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King v. Wenger

Citation. 22 Ill.219 Kan. 668, 549 P.2d 986 (1976)
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Brief Fact Summary.

Plaintiff sued Defendant for specific performance based on a handwritten agreement.

Synopsis of Rule of Law.

The fact that the parties contemplate the execution of a formal document is evidence that they intend to not be bound until the execution of the formal contract.


The land in dispute is 160 acres, previously owned by sisters, Wenger and Ralston (Defendants), subject to a life estate in their mother, Ethel Wenger. Each sister owned an undivided half interest in the property. Ethel Wenger’s health began to deteriorate, and she discussed the advisability of selling the land with her two daughters. They agreed to sell the property, and the Defendants approached Plaintiff to have the land appraised. The Plaintiff declined to do so, but expressed an interest in purchasing the property. Ethel Wenger was hospitalized on December 26, 1972, and Plaintiff and Ethel Wenger’s daughter, Wenger visited to discuss purchasing the land. Ethel indicated that she might be willing to release her interest in the land so that it might be sold. The sales price of the land to Plaintiff was to be $16,000.00, and Plaintiff suggested that Wenger contact her other sister Ralston by telephone, which she did. Then, the Plaintiff and Wenger sat in Defendant’s car whil
e Defendant wrote an agreement, which stated the date, described the property, provided for the sale price of $16,000.00, stated a maximum of $250.00 closing cost, stated that an earnest payment of $1,000.00 was to be made of that date which would be returned to purchaser in case of failure to deliver clear title, provided for an additional down payment of $3,000 to be made when title is delivered, and for payments to be made at $2,000 annually commencing one year from the date of the down payment plus five percent interest per annum. The paper was signed by “Loraine Wenger, Loraine Wenger for Lorene Ralston,” and by “Ward King buyer.” That same afternoon the Plaintiff and Wenger met with Plaintiff’s attorney, for the drawing of a formal contract for the sale of property. The earnest payment mentioned was never made. The attorney stated that he did not have time to draw up the papers at that time. Thereafter, the attorney mailed the contract to Defendant, but Defendant refused to sign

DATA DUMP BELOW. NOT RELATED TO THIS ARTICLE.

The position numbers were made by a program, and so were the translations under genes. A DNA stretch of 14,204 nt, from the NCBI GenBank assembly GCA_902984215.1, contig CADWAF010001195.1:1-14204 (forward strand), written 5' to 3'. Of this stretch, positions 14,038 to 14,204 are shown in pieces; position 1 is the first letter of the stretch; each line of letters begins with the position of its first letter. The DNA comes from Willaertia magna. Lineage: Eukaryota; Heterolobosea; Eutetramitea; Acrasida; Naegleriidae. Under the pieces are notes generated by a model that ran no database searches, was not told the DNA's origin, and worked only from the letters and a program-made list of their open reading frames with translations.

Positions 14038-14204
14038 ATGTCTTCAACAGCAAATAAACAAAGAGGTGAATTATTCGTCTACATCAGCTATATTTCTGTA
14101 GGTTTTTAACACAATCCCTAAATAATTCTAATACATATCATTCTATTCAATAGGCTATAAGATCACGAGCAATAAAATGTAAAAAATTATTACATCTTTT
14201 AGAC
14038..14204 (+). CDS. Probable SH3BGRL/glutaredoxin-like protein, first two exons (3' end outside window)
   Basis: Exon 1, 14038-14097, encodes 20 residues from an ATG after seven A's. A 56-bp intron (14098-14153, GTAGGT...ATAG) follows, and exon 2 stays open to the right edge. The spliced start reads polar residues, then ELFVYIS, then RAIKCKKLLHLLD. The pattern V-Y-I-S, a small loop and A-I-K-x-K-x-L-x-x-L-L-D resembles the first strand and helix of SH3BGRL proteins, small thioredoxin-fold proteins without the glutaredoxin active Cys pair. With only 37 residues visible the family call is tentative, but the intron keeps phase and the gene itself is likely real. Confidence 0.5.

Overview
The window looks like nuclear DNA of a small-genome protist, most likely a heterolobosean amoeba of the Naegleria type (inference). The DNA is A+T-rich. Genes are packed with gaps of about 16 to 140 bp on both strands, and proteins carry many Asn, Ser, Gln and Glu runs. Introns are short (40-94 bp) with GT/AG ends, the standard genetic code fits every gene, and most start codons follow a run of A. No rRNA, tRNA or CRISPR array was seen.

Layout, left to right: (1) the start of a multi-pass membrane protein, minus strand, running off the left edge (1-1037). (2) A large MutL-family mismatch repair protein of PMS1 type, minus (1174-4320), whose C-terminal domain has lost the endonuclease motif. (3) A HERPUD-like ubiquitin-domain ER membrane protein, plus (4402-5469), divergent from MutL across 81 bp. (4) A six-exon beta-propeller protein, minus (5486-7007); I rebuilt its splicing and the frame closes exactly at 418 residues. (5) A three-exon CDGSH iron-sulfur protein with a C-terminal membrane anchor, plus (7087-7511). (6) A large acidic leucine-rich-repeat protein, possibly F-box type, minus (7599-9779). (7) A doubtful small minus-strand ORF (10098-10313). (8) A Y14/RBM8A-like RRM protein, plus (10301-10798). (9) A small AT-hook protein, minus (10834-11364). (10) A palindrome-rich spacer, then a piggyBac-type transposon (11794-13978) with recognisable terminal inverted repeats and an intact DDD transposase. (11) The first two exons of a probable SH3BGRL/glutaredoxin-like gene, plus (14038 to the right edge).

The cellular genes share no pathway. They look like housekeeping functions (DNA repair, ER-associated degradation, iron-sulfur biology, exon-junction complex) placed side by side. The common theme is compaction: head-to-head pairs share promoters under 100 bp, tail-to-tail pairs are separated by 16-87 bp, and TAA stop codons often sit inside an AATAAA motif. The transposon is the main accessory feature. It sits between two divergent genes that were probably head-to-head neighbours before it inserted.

ed the contract and the land was thereafter sold to another group of people for $16,000.00. Plaintiff sued for specific performance. Ethel Wegner died prior to trial. The trial court found for Defendants holding that the handwritten note did not constitute a valid contract for the sale of land. Plaintiff appealed.


Is the handwritten note a valid and enforceable contract for the sale of land?


No. Judgment affirmed.
The intent of the parties is to be determined by the surrounding facts and circumstances of each case. 17 C.J.S. Contracts Section: 49 697. The mere intention to reduce an informal agreement to a formal writing is not of itself sufficient to show that the parties intended that until the formal writing was executed the informal agreement should be without binding force. However, the fact that the parties contemplated the execution of a formal document is evidence that they intend to not be bound until the execution of the formal contract.
Where the intent of the parties is clear that they are negotiating with an understanding that the terms of the contract are not fully agreed upon and a written formal agreement is contemplated, a binding contract does not come into existence in the absence of execution of the formal document.
The evidence showed that the parties did not have full agreement as to the terms at the time of the handwritten note. Also, the informal agreement was signed by only one of the three co-owners of the property. Even though Wenger signed for Ralston, there is no evidence of a written authorization required by law.
The Plaintiff never tendered the earnest money until it was discovered that the property had been sold to another, and the Plaintiff could not show that he took any steps in reliance upon the handwritten note. Thus, part performance would not be applicable.


Note the insufficiencies in the handwritten note: the life tenant is not mentioned (though in the hospital), the lack of legal authority to bind Ralston, the lack of sufficient clarity as to the legal description. Therefore, the court would not conclude that the parties intended to be bound. This is not a case for part performance, because the Plaintiff did nothing until the property had been sold to someone else.

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